We have seen how the Deutsche Bank analysts who wrote Gold: Adjusting for Zero made a central place in their discussion for the Misean concept of human effort, and how an inflationary, fiat currency economy naturally destroys the value of effort. While at first glance it might seem odd to find such a discussion in an analysis of the feasibility of a return to the gold standard, it is precisely gold’s potential to act as a restraint on, a chastener of political ambitions, that returns the question of human effort to centre stage.

That is, of course, if you have humans in the first place who make that effort. This is so in both an absolute and a relative sense: there must be living humans capable of effort, and those living humans must want to make that effort.

In his important book America Alone, Mark Steyn analyses the western world’s contemporary woes in terms of demographics and makes the sobering observation that only America is breeding at replacement level. Elsewhere, the Spaniards are amongst the lowest in western Europe and the Russians are on an irrecoverable downward trend.

He squarely puts the blame on the welfare state, that “cosseted consumerism”, as the Deutsche Bank report puts it, that has replaced the individualism of free markets. And more to the point he makes clear what the source of this malaise is:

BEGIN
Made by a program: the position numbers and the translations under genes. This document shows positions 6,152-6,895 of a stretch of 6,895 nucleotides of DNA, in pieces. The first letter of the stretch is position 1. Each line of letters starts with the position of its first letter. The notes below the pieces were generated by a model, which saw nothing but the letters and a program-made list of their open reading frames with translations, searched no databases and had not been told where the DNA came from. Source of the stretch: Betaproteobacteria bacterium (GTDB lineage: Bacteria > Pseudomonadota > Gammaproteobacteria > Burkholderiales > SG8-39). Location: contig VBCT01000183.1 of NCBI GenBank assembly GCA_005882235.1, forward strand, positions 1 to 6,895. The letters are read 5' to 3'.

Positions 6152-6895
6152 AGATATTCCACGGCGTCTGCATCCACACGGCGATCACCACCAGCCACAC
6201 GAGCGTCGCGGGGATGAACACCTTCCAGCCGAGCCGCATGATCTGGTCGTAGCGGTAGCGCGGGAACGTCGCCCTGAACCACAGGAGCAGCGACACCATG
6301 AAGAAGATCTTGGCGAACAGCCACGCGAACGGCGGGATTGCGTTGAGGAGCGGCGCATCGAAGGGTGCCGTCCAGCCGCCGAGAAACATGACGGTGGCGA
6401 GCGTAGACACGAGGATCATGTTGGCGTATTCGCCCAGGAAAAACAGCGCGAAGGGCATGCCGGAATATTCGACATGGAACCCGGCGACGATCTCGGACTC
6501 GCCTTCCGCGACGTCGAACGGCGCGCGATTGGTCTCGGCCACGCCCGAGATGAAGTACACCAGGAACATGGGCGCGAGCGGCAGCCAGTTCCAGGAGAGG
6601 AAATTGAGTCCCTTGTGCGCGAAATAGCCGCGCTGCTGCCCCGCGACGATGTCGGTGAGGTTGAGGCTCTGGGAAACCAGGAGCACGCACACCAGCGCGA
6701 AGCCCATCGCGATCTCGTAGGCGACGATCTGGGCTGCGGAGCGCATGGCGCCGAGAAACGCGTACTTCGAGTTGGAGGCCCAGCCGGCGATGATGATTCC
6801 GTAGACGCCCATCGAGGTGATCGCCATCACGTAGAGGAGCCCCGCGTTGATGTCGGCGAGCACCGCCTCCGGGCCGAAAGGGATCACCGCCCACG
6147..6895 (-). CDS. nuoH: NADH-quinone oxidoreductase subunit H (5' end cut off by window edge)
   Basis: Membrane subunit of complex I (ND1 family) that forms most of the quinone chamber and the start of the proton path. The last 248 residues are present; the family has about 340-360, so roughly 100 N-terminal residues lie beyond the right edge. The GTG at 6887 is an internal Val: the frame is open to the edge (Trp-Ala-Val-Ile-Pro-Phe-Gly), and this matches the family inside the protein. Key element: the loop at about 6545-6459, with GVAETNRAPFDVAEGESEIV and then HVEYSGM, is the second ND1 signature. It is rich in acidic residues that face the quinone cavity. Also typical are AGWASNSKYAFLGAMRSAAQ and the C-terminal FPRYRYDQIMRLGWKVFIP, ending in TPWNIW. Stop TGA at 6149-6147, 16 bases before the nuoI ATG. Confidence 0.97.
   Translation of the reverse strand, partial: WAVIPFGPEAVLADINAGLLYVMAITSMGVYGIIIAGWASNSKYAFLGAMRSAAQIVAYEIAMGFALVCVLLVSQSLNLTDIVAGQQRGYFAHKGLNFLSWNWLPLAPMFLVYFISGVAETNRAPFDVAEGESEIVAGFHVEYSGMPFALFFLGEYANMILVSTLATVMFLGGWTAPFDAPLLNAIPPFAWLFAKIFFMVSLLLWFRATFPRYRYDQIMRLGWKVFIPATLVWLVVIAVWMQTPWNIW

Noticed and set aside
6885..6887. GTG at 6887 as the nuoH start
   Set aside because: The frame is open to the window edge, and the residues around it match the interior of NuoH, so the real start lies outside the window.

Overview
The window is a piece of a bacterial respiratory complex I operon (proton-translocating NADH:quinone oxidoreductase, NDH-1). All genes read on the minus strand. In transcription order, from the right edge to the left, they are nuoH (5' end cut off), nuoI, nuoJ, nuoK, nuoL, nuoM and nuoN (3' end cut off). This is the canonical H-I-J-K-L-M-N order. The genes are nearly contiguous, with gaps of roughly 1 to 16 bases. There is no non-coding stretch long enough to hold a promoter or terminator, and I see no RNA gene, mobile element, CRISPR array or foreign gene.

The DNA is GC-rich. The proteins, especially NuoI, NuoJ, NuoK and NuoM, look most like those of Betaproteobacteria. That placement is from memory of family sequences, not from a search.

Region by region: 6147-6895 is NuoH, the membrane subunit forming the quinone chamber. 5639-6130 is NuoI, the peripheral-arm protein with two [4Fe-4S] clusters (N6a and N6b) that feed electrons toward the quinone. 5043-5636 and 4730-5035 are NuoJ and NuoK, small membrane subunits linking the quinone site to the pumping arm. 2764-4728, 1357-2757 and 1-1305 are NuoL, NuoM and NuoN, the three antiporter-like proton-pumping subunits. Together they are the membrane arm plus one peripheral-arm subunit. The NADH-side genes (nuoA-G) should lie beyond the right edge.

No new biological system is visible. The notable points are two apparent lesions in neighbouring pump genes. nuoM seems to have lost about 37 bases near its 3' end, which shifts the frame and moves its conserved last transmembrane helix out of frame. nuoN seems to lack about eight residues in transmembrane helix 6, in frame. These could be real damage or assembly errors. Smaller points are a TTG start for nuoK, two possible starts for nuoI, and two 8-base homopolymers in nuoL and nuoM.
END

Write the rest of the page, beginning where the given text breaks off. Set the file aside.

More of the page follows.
“Unchecked, government social programs are a security threat because they weaken the ultimate line of defence: the free-born citizen whose responsibilities are not subcontracted to the government.”

Readers curious as to why articles of this nature should be appearing on a gold investment website should read: GOLDCOIN.ORG: MIXING POLITICS AND NUMISMATICS

And for background on the writer: CONFESSIONS OF A LAW AND ORDER ANARCHIST

And for a review of one of the most important books on the financial crisis published last year: THE MESS WE’RE IN: WHY POLITICIANS CAN’T FIX FINANCIAL CRISES

THE PRICE OF GOLD

Monday, January 21st, 2013

By Mark Rogers